Work in progress. A solid natural object reaching a planet’s surface from interplanetary space. Solid portion of a meteoroid that survives its fall to Earth, or some other body. Meteorites are classified as stony meteorites, iron meteorites, and stony-iron meteorites. These groups are further divided according to their mineralogy and class named after the Ornans meteorite that fell in France in 1868, are related in chemistry and composition to the Meteorite class named after the Vigarano meteorite that fell in Italy in 1910. They have abundant large, well-defined rimless (?) chondrules of magnesium-rich olivine (~0.7 mm diameter; 40-65 vol. %), often surrounded by iron sulfide. They also contain 7-20 vol. % CAIs. The often dark-gray matrix is dominated by Fe-rich and may, with them, represent a distinct clan of carbonaceous Chondrites are the most common meteorites accounting for ~84% of falls. Chondrites are comprised mostly of Fe- and Mg-bearing silicate minerals (found in both chondrules and fine grained matrix), reduced Fe/Ni metal (found in various states like large blebs, small grains and/or even chondrule rims), and various refractory inclusions (such that formed in the same region of the early The Sun and set of objects orbiting around it including planets and their moons and rings, asteroids, comets, and meteoroids.. However, COs are usually blacker and have abundant smaller Roughly spherical aggregate of coarse crystals formed from the rapid cooling and solidification of a melt at ~1400 ° C. Large numbers of chondrules are found in all chondrites except for the CI group of carbonaceous chondrites. Chondrules are typically 0.5-2 mm in diameter and are usually composed of olivine (60-70 vol. %; <1 mm in diameter) packed densely within a Fine grained primary and silicate-rich material in chondrites that surrounds chondrules, refractory inclusions (like CAIs), breccia clasts and other constituents. representing over 70% of the meteorite. The matrix contains Fe oxide, Fe2+Fe3+2O4, containing oxidized iron (Fe3+) found in the matrix of carbonaceous chondrites and as diagnostic component in CK chondrites. In CK chondrites, magnetite is typically chromian, containing several wt. % Cr2O3. with <1.0 wt. % Cr2O3. Sub-millimeter to centimeter-sized amorphous objects found typically in carbonaceous chondrites and ranging in color from white to greyish white and even light pink. CAIs have occasionally been found in ordinary chondrites, such as the L3.00 chondrite, NWA 8276 (Sara Russell, 2016). CAIs are also known as refractory inclusions since they are present but are commonly much smaller and less abundant (8-15 vol. %) than in the CV group. Also typical of COs are small inclusions of Ni-Fe Element that readily forms cations and has metallic bonds; sometimes said to be similar to a cation in a cloud of electrons. The metals are one of the three groups of elements as distinguished by their ionization and bonding properties, along with the metalloids and nonmetals. A diagonal line drawn that appear as tiny flakes on the polished surfaces of fresh, unweathered samples (1-6 vol. %).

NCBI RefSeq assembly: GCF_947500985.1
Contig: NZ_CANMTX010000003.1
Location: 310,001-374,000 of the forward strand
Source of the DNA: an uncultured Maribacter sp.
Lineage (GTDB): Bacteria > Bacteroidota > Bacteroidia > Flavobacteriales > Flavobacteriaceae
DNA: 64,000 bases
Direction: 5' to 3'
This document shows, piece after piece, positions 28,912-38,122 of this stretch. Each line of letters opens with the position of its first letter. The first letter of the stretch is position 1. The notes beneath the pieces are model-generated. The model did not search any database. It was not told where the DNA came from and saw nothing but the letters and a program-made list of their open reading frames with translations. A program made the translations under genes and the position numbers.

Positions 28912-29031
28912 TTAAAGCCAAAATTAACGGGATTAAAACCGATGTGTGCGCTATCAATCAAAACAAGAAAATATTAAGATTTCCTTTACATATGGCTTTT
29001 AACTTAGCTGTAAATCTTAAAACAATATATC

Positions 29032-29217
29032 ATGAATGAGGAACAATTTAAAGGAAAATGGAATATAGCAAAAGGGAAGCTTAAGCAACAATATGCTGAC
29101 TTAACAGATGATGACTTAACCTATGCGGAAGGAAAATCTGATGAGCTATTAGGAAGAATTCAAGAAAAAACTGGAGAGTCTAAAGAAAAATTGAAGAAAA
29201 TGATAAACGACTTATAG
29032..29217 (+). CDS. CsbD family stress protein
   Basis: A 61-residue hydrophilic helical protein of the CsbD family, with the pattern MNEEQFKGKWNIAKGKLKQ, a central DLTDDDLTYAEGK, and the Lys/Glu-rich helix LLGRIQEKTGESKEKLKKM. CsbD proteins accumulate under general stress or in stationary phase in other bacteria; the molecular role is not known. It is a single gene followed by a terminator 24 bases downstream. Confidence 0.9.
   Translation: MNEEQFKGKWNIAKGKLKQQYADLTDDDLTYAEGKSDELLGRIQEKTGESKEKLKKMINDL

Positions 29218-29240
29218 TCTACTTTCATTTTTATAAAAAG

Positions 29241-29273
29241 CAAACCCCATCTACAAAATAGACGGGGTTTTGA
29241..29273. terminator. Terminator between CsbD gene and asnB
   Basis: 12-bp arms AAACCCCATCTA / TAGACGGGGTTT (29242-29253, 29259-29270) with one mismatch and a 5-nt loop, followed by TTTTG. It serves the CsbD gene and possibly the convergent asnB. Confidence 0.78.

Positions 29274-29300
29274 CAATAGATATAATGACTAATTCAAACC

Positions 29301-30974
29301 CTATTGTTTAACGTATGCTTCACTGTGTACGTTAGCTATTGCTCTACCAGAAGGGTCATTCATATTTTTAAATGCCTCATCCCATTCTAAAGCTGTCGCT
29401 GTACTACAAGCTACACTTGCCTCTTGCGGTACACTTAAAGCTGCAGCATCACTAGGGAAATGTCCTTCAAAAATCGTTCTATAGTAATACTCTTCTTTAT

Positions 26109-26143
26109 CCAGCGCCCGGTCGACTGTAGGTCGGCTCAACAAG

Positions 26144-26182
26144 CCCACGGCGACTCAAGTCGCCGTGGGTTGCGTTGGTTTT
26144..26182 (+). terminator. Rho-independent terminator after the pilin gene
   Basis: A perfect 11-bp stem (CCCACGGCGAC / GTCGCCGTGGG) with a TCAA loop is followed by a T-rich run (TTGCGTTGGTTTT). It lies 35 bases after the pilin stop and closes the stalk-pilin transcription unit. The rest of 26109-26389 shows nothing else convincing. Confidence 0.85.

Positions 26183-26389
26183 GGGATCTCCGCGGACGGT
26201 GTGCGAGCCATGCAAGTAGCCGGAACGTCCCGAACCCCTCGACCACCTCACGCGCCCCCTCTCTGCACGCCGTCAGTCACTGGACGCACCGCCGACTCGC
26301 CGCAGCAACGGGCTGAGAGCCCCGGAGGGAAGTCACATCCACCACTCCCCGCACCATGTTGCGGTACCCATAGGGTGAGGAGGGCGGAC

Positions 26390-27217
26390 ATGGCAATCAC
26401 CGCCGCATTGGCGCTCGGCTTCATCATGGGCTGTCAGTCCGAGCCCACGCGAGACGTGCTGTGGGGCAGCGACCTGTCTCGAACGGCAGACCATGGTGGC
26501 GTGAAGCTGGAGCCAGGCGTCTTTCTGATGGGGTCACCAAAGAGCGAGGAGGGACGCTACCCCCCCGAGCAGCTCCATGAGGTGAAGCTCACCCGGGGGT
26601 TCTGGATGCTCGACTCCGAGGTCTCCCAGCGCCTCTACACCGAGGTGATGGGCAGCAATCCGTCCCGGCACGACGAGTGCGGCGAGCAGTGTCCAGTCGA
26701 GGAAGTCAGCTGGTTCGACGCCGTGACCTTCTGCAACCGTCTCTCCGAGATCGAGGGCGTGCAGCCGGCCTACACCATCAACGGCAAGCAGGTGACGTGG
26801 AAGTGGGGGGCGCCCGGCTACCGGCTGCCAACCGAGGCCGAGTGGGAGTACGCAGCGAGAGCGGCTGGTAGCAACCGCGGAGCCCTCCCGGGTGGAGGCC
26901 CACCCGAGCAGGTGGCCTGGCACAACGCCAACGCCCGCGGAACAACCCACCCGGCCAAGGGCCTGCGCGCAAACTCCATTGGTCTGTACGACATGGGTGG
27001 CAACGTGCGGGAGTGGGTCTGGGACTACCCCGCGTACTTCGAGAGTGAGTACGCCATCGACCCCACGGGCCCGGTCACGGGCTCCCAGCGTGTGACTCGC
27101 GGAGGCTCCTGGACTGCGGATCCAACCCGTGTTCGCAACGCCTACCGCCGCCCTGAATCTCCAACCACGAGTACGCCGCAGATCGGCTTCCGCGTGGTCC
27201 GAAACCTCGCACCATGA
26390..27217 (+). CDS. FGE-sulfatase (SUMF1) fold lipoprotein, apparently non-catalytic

Some or all content above used with permission from J. H. Wittke.